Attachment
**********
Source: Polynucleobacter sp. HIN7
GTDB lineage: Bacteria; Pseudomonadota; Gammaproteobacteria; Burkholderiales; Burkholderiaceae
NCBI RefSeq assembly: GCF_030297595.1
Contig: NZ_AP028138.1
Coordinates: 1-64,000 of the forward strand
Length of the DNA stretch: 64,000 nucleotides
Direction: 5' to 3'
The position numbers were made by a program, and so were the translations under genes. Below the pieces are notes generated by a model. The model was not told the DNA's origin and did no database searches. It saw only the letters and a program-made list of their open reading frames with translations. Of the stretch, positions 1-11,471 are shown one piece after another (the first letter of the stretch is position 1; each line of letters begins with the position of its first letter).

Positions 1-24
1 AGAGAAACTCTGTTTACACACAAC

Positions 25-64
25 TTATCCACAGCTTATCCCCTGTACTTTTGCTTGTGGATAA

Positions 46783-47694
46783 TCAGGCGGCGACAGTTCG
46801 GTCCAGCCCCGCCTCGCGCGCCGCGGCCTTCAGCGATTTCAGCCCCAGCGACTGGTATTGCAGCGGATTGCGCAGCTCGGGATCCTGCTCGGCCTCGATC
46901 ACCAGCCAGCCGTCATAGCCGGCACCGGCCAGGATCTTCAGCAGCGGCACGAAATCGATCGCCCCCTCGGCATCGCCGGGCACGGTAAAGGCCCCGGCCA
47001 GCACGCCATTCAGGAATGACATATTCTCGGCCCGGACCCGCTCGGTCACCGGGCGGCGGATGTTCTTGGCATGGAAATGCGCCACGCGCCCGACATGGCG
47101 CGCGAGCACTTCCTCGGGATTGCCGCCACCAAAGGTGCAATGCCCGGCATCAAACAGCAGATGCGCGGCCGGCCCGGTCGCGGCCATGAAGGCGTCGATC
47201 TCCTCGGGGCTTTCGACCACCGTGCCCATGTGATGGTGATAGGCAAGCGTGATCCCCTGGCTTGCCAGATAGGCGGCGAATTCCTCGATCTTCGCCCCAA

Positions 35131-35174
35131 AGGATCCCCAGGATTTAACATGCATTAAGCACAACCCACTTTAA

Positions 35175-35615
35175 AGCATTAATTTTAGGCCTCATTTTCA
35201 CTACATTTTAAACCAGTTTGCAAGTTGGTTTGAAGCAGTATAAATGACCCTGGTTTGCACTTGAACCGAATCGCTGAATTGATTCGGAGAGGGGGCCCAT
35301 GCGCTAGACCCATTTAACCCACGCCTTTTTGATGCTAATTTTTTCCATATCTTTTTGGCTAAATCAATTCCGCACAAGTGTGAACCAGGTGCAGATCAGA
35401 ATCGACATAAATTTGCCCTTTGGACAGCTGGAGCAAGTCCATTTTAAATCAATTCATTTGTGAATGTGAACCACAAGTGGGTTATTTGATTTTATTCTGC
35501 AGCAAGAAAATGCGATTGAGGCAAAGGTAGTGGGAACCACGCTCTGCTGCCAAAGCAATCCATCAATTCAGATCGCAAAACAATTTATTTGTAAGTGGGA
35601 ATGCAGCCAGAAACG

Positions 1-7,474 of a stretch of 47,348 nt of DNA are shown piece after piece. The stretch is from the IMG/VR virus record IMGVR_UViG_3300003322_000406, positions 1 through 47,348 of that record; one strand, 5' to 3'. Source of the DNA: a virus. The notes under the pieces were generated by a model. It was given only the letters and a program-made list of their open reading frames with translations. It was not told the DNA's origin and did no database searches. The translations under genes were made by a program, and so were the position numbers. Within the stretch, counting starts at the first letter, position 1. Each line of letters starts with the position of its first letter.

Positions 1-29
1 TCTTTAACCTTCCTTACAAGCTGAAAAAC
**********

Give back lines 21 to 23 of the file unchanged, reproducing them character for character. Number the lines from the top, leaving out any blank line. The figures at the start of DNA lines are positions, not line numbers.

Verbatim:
35131 AGGATCCCCAGGATTTAACATGCATTAAGCACAACCCACTTTAA

Positions 35175-35615
35175 AGCATTAATTTTAGGCCTCATTTTCA